So as we read the story of the spies this week, let’s think of those who doggedly hold on to Jewish values while the world looks in the other direction. Let’s take on the mantle of holding onto the vision of a good land, while political leaders whip up racist and xenophobic mobs. Let’s stand up against a narrative that others people who are not like us – be it in the UK, in Europe, in the USA, in Israel, and remember that we must hold onto our courage and our good faith, not let fear or dismay overtake us, but hold on to hope. Joshua and Caleb were the only two of the whole population who eventually entered the land. Their hope and their faith in a better world kept them going. Let’s hope that our hope and faith in a better world will do the same for us.

 

(written for EUPJ parashat hashavua page 2018 and first published there)

Behar: to treat with respect is the essence of holiness

The bible is very clear – everything we have belongs to God and is at best ‘on loan’ to us. And we have to treat it properly and with respect. Even the land must be allowed to rest, rather than be worked to produce more and more. Besides giving the land a chance to return to a good condition, the sabbatical year also meant that all people, whether they were rich or poor, would find themselves dependant on what the land produced naturally, as all of them would have to collect and gather the food that was there, rather than the usual experience of the richer ones harvesting a good amount and leaving a proportion in the field for the poor to glean. This would have been a transformational experience in that the ones who always had food would become aware of the conditions the poor faced all the time, and one imagines that the bible hoped this learning would motivate them to help support the needy.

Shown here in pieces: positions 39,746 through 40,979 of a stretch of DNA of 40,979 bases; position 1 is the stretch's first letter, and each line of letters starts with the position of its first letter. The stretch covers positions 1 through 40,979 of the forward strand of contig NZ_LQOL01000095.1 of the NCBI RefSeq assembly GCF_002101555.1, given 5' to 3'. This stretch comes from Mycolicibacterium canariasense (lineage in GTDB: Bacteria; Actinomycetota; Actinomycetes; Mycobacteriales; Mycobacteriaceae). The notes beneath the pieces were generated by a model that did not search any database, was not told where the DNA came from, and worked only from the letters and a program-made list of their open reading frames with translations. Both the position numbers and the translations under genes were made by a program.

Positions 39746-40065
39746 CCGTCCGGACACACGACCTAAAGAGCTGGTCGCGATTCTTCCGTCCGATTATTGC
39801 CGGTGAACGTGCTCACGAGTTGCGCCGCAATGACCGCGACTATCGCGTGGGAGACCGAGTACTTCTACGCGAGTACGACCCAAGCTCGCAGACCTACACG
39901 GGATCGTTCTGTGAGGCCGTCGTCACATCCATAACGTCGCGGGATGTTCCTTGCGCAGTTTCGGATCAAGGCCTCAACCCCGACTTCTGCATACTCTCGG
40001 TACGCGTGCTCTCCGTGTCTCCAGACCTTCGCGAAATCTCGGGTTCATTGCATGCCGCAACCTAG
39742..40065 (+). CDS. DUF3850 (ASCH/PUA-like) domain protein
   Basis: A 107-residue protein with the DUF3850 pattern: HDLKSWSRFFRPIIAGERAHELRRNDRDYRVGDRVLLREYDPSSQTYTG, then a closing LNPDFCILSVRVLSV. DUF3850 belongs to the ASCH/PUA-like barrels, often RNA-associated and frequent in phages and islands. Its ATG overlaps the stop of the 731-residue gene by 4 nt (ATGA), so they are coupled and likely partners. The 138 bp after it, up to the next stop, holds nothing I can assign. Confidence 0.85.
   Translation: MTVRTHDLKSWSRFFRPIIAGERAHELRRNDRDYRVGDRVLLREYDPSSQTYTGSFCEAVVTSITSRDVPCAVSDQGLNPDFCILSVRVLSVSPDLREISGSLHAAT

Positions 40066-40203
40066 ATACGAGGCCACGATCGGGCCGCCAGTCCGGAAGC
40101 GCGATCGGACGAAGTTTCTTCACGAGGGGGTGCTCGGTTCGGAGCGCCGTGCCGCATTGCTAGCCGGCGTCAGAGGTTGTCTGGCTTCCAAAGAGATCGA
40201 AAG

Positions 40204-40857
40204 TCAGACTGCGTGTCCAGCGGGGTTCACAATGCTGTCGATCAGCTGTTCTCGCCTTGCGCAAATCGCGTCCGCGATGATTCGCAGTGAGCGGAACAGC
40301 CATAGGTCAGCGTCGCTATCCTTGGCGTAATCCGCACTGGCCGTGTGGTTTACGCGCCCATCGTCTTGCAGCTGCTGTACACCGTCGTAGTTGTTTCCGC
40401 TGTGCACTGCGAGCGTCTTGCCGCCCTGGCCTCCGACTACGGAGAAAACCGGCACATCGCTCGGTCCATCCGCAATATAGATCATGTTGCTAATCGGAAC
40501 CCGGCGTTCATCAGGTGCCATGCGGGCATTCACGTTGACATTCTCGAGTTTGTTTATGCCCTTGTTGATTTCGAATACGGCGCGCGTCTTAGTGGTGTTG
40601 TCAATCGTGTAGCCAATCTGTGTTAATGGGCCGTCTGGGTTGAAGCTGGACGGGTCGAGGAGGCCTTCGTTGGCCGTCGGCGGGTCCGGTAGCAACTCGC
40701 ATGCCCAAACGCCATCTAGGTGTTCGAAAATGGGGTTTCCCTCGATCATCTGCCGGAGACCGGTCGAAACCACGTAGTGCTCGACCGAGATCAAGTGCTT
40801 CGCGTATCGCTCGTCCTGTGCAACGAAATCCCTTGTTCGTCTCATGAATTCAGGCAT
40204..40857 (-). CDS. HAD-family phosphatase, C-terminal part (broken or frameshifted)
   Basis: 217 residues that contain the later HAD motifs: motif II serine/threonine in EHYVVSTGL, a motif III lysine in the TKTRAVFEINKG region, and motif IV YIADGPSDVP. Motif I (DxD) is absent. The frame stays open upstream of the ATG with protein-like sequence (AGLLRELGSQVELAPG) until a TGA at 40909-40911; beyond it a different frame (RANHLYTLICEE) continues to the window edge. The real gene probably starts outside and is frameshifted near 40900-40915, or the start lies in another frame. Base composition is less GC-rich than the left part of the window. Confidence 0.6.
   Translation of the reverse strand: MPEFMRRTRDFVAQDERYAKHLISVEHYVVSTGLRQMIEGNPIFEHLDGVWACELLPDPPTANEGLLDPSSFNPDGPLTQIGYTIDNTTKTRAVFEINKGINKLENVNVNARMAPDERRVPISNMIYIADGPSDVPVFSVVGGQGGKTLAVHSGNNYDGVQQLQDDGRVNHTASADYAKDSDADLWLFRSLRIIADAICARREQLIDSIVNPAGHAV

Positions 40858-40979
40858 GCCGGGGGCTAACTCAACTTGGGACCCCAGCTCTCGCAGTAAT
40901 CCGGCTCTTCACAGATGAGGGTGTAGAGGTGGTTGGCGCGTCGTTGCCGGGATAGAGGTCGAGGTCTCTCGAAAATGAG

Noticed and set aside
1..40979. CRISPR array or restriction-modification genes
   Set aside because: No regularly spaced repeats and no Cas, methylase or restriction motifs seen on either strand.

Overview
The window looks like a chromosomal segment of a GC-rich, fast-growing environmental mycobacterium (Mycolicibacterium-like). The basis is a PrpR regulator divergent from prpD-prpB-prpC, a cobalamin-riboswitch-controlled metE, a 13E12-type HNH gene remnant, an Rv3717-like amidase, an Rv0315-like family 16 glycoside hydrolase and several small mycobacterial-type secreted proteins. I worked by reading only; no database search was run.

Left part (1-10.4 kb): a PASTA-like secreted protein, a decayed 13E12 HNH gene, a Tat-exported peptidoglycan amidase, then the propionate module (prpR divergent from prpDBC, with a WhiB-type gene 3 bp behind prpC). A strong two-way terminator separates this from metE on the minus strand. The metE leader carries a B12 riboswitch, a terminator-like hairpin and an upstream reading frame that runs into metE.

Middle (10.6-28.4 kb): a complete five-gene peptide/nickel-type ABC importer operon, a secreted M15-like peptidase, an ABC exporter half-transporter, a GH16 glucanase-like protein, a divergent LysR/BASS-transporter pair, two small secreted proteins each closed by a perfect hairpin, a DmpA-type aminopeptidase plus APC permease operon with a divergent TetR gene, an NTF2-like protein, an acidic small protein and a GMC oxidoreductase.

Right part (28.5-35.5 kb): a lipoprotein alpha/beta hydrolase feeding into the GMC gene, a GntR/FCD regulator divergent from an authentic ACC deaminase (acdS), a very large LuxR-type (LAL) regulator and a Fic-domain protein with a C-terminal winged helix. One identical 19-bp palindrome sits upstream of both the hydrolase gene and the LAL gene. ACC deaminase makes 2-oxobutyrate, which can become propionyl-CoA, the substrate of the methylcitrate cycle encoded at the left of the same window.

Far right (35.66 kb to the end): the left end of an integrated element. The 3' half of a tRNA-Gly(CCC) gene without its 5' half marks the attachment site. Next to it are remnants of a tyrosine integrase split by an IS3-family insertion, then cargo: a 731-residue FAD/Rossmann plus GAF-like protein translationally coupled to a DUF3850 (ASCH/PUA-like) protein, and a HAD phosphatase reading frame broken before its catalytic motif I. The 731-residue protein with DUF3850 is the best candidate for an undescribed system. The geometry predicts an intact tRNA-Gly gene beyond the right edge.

Leviticus is a book that is primarily about the ritual system and how holiness is created, and reading some of the narrative here we become aware of the agenda of social justice that is threaded through it, how the world cannot be made perfect if justice is not available for all. Even during the shemitta year, the year when the land is to rest and recuperate, the obligation for tzedakah for the poor continues – in other words just because you are tightening your belts, you don’t forget the needs of others who rely on the help they get from society in order to survive.

Everything we have belongs to God and is, at best, on loan to us. When we harvest the land we leave food for the poor. When we help a fellow human being who is in financial difficulties we give them their dignity and are not to charge interest on any loan we give. The laws remind us that even the money we have is not ours to use as we please. It is a conditional loan, to be partially used for the benefit of others.